A large share of world production of aquatic
animals of around 120 million tons per year enters
international marketing channels. Since more than 90% of
this trade consists of processed products in one form or
other and in general represents products from the higher
value segments, a comparison on a quantitative basis such
as live weight equivalent is not meaningful. The increase
of total world trade in products from fisheries and
aquaculture from about US$ 8 000 million in 1976 to over
US$ 50 000 million in 1998 is very impressive and since
1993 a variable, but more or less equal sharing between
developed and developing countries can be noticed. The
economic benefit of trade in fishery products for
developing countries may be illustrated further by the net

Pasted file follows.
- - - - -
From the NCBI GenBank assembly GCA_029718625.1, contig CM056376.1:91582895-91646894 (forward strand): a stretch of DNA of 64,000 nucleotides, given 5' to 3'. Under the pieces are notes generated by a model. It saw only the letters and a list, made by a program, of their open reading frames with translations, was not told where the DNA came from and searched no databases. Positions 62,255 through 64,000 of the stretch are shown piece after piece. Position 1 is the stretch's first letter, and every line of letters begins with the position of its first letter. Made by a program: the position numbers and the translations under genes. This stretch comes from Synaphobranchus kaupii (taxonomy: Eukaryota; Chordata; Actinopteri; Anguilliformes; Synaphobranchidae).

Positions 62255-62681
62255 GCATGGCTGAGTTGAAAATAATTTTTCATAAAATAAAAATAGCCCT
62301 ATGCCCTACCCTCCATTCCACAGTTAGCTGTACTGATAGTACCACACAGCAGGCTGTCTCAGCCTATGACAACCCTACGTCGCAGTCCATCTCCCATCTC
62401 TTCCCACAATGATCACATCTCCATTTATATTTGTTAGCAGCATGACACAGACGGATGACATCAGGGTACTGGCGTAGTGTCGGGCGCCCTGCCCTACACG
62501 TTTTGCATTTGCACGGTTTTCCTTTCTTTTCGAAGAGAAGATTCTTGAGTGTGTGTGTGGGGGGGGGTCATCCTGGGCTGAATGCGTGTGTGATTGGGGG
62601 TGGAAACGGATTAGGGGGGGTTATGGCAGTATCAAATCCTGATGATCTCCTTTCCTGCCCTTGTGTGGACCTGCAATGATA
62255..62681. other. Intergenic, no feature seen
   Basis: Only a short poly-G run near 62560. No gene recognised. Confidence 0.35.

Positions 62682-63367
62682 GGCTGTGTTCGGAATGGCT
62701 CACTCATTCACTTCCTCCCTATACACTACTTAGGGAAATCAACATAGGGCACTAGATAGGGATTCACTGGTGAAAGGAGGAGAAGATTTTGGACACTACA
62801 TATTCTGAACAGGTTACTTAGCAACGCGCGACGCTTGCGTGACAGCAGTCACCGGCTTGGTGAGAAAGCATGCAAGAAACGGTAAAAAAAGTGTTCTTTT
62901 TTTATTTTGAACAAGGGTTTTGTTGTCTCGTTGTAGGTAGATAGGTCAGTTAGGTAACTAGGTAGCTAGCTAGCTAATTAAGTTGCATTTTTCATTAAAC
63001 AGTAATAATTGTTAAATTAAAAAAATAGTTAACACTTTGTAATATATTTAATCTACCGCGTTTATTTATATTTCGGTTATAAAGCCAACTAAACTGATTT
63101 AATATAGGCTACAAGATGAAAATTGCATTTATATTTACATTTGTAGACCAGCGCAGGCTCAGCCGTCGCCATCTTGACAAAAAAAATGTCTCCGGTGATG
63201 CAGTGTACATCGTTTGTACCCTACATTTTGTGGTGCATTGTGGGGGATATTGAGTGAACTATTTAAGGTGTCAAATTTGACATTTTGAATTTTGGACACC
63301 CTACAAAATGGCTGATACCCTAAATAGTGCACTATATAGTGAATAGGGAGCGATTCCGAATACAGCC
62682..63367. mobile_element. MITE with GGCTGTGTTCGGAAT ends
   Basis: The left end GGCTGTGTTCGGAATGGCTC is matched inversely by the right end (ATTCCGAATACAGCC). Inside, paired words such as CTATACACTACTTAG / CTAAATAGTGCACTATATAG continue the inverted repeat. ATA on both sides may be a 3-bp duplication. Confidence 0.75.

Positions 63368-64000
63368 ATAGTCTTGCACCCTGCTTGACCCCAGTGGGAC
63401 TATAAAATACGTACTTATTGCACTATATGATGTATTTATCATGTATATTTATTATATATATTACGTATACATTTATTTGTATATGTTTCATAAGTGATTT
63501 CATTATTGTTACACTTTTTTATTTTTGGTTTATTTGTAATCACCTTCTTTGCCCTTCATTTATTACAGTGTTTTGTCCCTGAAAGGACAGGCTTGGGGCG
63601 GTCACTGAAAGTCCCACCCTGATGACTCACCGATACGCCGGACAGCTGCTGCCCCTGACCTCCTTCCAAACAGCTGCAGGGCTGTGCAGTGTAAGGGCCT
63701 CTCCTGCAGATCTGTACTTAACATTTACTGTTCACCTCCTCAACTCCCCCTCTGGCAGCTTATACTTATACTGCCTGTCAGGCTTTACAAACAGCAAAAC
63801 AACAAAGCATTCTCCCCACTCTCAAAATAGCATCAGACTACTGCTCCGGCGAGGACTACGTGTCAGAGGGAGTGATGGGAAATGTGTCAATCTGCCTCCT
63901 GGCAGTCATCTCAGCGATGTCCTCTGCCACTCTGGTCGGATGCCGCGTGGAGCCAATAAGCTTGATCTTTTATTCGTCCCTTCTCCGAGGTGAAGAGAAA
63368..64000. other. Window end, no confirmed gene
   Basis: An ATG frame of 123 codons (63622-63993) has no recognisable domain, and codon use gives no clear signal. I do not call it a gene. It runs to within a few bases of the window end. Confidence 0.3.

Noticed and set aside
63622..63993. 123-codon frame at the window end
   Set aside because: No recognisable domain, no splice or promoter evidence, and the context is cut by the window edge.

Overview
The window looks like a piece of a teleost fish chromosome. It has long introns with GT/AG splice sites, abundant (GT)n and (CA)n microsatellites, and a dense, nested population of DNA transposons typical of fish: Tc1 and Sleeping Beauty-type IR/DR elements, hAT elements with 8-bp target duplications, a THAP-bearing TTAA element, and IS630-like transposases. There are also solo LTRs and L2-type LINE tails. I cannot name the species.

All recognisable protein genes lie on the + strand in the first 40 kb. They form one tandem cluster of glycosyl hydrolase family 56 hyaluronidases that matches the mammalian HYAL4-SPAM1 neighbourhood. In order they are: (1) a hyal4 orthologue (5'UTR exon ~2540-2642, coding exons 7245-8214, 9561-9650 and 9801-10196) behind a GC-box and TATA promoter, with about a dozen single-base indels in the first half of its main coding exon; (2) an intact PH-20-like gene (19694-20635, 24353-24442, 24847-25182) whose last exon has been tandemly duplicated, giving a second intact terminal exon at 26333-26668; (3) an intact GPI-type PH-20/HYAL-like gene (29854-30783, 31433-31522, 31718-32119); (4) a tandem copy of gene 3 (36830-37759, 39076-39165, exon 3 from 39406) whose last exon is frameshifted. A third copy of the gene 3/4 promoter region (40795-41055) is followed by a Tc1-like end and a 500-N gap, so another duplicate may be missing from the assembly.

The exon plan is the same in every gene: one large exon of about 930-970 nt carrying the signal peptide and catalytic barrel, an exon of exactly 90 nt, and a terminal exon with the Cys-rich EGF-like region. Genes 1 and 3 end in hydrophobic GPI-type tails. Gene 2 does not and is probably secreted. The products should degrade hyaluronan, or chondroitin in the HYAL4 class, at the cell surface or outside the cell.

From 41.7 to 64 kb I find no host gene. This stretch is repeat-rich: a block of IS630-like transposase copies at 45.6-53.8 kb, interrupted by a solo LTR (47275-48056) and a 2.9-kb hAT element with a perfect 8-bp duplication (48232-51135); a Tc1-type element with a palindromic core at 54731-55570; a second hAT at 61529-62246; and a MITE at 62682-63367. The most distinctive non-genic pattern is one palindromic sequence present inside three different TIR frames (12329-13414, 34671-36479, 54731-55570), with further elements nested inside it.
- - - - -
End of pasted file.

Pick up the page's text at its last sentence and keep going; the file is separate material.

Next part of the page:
exports achieved by them. With over US$ 16 000 million
they are higher than for meat, tea, bananas and coffee
However, there is a distinct difference with
regard to countries of origin and countries of destination.
OECD countries are the principal destination of trade and
only 15% go to developing countries. (As already
indicated, the origin of exports is split between developed
and developing countries).
Ruckes, E. Evolution of the International Regulatory Framework Governing International Trade in Fishery Products. In: Microbehavior and Macroresults:Proceedings of the Tenth Biennial Conference of the International Institute ofFisheries Economics and Trade, July 10-14, 2000, Corvallis, Oregon, USA.Compiled by Richard S. Johnston and Ann L. Shriver. InternationalInstitute of Fisheries Economics and Trade (IIFET), Corvallis, 2001.